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Lesson Transcript

Привет Всем. С Вами Светлана. Hi everybody! I’m Svetlana.
Welcome to RussianPod101.com’s Русский язык за три минуты. The fastest, easiest, and most fun way to learn Russian.
In this lesson we are going to begin learning the basic grammar rules for all Russian nouns. Yes, this is probably the most challenging part of our series but it is as important as the word order in english sentences. I will try to keep it simple and fun for you, so you will see how easy it is. If elementary school students can do it, you can do it too! So let’s get it started!
There are 6 noun cases in Russian: nominative, genitive, dative, accusative, instrumental, and prepositional. Remember I mentioned the last one in Lesson 12 when we were talking about the location? The case and noun relationship is crucial. The case not only puts the noun in the correct grammatical form but it pretty much defines its place in the sentence. You will see how it works. ;)
If you open up a Russian dictionary, you will find all nouns put in nominative case. Why is it nominative? Because it names (or nominates) the subject of the sentence. Do we wanna know Who or What makes the action? Of course we do!!! So let’s put the subject at the beginning of the sentence then.
Here is an example:
Мама готовит. Mother is cooking. Who is cooking? Mother! The word Mother is put at the beginning of the sentence because it is a subject in nominative case.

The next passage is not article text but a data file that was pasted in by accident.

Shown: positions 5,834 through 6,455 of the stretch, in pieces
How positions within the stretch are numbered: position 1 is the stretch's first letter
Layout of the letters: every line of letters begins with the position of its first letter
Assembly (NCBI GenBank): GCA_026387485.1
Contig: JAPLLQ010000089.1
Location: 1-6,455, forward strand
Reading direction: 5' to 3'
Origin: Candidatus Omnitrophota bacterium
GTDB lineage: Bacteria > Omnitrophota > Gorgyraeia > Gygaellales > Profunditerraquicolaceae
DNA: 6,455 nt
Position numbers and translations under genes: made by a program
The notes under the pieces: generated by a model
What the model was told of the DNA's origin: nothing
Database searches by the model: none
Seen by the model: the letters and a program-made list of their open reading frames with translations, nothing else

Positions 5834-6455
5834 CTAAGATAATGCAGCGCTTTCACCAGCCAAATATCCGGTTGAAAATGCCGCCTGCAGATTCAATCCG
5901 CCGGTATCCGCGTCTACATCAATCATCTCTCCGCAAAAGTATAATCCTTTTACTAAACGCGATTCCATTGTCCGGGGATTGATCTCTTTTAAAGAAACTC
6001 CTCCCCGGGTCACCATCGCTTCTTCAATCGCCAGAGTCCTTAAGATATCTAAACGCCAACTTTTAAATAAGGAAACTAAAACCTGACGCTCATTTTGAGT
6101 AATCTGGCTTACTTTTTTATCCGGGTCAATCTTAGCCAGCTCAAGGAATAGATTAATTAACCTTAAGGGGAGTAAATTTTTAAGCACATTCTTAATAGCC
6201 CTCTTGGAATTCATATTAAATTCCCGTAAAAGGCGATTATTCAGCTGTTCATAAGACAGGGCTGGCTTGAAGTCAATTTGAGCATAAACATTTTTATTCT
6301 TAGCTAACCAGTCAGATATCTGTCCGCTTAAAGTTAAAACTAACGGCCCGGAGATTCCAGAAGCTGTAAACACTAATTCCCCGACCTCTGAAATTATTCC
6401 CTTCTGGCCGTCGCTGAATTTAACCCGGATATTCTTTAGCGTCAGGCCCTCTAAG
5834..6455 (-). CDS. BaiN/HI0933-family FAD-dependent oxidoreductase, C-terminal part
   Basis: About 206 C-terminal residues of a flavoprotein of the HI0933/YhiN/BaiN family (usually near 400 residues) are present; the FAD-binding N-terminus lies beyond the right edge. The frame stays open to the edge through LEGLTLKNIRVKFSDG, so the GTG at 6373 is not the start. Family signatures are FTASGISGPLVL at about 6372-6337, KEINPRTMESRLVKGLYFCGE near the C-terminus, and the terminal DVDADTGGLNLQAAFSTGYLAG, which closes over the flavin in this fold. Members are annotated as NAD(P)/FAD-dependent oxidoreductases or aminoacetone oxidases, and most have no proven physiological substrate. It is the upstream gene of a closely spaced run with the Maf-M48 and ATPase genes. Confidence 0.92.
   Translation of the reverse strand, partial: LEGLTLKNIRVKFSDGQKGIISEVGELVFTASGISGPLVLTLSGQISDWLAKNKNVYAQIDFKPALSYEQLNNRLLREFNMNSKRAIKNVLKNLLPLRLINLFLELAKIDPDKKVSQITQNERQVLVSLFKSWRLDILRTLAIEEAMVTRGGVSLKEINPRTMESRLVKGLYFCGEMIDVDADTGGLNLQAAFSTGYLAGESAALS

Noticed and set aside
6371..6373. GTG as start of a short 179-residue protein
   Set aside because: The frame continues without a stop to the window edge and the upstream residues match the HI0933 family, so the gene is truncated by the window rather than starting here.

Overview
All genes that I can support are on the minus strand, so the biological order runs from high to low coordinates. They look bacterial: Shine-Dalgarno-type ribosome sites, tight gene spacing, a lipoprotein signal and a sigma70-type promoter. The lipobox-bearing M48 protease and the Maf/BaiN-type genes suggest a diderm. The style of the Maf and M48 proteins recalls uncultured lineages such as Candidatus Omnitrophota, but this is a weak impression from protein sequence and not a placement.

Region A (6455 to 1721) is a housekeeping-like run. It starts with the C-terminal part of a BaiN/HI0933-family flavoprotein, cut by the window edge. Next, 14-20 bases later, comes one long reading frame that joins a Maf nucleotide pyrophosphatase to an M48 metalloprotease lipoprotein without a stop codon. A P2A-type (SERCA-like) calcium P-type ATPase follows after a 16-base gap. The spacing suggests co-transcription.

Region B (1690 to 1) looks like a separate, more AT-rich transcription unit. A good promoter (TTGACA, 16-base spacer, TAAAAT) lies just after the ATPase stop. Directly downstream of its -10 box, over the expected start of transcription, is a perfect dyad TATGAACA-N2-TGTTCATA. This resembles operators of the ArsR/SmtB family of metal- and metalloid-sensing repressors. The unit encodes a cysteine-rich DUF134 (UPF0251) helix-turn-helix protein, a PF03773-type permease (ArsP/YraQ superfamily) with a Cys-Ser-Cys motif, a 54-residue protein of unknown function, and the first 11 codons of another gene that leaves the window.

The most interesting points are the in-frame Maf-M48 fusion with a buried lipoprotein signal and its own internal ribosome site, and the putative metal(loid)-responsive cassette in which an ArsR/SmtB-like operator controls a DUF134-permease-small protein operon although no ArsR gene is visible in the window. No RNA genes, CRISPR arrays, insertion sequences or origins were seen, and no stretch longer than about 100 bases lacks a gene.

Let’s take an inanimate noun:
Телефон звонит. The phone is ringing. What makes the noise? The phone! Very Easy!
The next case I want to take a look at is the accusative. Why do we need it? Because we wanna know what mother is cooking. It indicates the direct object, the receiver of the action and is usually placed right after the verb. So let`s say “Mother is cooking borsch”
Мама готовит борщ.
or let’s say We learn Russian.
Мы учим Русский язык. What are we studying? what is the reason for you to watch this video? of course, the Russian language. Because:
Мы учим Русский язык.
Sometimes the nouns in nominative and accusative cases look exactly the same. But most likely it will be changing according to gender and number. Let’s take a look at how to modify the noun from nominative, dictionary form to accusative.
The good news is that all inanimate neuter and masculine nouns will stay the same.
For example:
I am putting on a coat. Я одеваю пальто. Coat is the neuter inanimate noun so it stays in its dictionary form.
I am watching TV. Я смотрю телевизор. TV is the masculine noun. No changes
The rest of the nouns will change their endings in accusative case. The animate masculine noun which ends in a consonant need to add the vowel “A”. If it ends with soft letter “Ь” or hard letter “Й” we add “Я”
For example: We are waiting for professor.
Мы ждем профессора. Professor is the masculine noun ends with consonant.
I see the teacher. Я вижу учителя.
It is much easier with feminine nouns. If it ends with “A” we change it to “У” and if it ends with “Я” we replace it with “Ю”. Do you wanna see an example? Here you go.
Папа читате газету. Father is reading a newspaper. Newspaper is Газета in Russian which ends with “A” vowel.
Great!!! We’re done with this case. I know it is a bit confusing but it is worth knowing.
Accusative case is very challenging and interesting at the same time. In our next lesson we will consider some other situations where we can apply the accusative case. tuned for it. See you in our next Русский язык за три минуты lesson. Пока Пока!